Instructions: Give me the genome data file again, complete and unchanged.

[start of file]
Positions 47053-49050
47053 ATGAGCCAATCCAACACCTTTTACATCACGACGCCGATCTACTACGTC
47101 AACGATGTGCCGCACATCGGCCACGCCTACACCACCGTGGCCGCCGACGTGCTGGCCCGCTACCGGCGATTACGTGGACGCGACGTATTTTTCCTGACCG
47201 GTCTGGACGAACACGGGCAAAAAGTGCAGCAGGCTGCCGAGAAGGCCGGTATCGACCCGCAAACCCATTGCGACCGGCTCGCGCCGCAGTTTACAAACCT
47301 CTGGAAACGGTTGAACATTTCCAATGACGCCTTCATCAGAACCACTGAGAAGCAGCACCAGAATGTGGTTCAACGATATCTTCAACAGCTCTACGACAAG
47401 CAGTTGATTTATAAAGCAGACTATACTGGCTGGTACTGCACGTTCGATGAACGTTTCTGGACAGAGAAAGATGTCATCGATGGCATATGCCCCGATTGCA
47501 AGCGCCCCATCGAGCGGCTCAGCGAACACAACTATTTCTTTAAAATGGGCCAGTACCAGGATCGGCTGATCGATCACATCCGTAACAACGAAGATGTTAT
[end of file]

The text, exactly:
Positions 47053-49050
47053 ATGAGCCAATCCAACACCTTTTACATCACGACGCCGATCTACTACGTC
47101 AACGATGTGCCGCACATCGGCCACGCCTACACCACCGTGGCCGCCGACGTGCTGGCCCGCTACCGGCGATTACGTGGACGCGACGTATTTTTCCTGACCG
47201 GTCTGGACGAACACGGGCAAAAAGTGCAGCAGGCTGCCGAGAAGGCCGGTATCGACCCGCAAACCCATTGCGACCGGCTCGCGCCGCAGTTTACAAACCT
47301 CTGGAAACGGTTGAACATTTCCAATGACGCCTTCATCAGAACCACTGAGAAGCAGCACCAGAATGTGGTTCAACGATATCTTCAACAGCTCTACGACAAG
47401 CAGTTGATTTATAAAGCAGACTATACTGGCTGGTACTGCACGTTCGATGAACGTTTCTGGACAGAGAAAGATGTCATCGATGGCATATGCCCCGATTGCA
47501 AGCGCCCCATCGAGCGGCTCAGCGAACACAACTATTTCTTTAAAATGGGCCAGTACCAGGATCGGCTGATCGATCACATCCGTAACAACGAAGATGTTAT